Cole’s mother, Nichelle Bratton, and his fiancée, Pearce, moved to California with KaLynn a few years ago.

Bratton and Pearce have grown even closer since Cole’s death and live just around the corner from each other.

“She’s my daughter,” Bratton said. “She’s not going anywhere. We are stuck together for life.”

Because of their proximity, Bratton and Pearce are able to eat dinner together several nights a week, and Bratton gets plenty of time with her granddaughter.

KaLynn often reminds Bratton of her son — the way she talks, the way she smiles, her feet, her fingers. Bratton keeps a poster-size photo of Cole in her home, and KaLynn often talks to it.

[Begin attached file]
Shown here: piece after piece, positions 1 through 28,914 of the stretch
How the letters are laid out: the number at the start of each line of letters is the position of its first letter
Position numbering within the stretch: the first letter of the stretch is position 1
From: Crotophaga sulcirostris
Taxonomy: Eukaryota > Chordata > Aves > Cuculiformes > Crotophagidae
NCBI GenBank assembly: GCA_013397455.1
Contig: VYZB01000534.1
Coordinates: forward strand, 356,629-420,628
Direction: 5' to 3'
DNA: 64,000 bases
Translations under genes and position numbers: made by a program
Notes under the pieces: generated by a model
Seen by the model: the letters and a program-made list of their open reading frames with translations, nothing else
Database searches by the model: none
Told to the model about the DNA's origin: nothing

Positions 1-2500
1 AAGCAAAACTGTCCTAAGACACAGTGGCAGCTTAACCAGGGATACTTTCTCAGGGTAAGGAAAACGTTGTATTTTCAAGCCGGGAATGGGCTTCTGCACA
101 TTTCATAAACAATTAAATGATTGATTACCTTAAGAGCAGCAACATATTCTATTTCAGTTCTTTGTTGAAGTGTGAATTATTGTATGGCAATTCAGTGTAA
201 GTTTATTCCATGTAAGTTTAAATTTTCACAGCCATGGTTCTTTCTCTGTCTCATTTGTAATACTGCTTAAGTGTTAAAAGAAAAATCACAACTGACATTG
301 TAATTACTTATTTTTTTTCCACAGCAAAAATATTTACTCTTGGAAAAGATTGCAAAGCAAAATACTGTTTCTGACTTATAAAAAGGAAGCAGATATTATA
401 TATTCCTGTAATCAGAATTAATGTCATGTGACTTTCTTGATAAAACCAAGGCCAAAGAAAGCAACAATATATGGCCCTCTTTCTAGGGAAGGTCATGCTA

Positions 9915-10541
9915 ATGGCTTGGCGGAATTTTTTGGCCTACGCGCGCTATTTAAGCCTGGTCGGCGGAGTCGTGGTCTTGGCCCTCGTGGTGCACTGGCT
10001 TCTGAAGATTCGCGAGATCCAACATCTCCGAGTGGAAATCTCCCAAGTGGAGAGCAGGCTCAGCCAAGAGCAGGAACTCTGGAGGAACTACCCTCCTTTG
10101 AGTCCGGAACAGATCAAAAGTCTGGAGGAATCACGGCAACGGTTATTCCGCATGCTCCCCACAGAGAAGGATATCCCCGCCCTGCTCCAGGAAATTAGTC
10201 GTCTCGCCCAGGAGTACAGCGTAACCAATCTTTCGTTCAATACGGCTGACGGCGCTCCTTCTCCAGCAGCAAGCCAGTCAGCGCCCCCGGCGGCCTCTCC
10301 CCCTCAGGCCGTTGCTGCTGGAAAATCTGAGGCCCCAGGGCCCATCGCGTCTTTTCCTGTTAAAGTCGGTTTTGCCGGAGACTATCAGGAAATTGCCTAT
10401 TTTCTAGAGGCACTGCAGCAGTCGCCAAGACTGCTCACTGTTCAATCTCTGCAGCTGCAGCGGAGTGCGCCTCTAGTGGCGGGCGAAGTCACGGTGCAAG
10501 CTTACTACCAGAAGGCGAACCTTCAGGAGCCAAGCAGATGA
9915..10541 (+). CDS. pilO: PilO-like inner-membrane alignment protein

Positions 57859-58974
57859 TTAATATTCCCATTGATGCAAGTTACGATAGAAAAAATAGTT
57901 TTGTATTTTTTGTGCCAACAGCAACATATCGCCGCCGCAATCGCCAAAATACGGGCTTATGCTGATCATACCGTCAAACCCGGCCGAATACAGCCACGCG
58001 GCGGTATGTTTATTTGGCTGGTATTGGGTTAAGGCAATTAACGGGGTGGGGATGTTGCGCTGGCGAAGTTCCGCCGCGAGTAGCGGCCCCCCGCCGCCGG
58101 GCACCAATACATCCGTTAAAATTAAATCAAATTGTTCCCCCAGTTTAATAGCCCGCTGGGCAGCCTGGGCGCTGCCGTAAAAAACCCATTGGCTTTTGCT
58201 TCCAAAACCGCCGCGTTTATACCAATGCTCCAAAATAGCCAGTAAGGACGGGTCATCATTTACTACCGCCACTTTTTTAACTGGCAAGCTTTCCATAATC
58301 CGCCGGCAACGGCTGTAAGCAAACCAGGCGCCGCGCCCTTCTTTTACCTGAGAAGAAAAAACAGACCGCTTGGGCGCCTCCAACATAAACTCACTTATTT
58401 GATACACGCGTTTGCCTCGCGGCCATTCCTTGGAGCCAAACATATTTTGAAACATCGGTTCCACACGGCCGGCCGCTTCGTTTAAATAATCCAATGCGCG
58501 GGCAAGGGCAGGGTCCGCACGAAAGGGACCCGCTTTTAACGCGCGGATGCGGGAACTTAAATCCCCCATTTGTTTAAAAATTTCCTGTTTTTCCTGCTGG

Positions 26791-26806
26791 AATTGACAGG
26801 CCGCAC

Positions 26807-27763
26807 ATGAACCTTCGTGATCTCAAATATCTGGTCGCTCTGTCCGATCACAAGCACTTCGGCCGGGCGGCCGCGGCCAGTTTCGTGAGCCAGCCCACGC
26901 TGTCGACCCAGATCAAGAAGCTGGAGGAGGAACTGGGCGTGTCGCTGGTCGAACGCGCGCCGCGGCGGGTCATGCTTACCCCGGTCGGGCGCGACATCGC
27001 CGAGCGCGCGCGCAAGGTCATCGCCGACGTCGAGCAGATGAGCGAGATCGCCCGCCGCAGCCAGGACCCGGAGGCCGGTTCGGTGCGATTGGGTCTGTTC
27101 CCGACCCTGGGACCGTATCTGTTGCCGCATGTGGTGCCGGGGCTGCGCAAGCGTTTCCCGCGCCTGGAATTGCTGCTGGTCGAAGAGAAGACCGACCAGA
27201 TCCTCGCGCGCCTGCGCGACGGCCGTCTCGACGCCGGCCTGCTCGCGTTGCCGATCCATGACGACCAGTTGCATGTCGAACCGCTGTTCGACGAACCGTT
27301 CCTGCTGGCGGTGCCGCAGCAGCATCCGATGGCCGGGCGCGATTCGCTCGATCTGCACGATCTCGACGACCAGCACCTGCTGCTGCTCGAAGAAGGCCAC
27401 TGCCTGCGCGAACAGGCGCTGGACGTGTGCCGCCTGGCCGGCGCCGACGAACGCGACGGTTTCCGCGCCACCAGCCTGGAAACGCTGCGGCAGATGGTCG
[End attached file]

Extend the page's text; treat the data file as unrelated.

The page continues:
“She says, ‘Hi, daddy. I’m being good. I promise,’ ” Bratton said. “I’m very grateful. Some mothers and fathers who have lost children unfortunately weren’t able to leave a grandchild behind for their parents to enjoy. I’m so appreciative that God blessed me to leave a piece of him.”

Bratton has no intention to live in Las Vegas, although she doesn’t blame the city for her son’s death. She was in Las Vegas in May, just a few weeks before the anniversary of Cole’s shooting, and went with a small group to the apartment where her son died.

She was there a few minutes when the renter appeared, startled at the group outside his door. Bratton explained that her son lived there before an accident took his life. The man asked if Bratton would like to come inside.

“He was so nice. … I said, ‘No, sir, thank you,’ ” she said. “It was eerie going back. But I think if Trevon could speak to me, he’d tell me not to let it affect you.”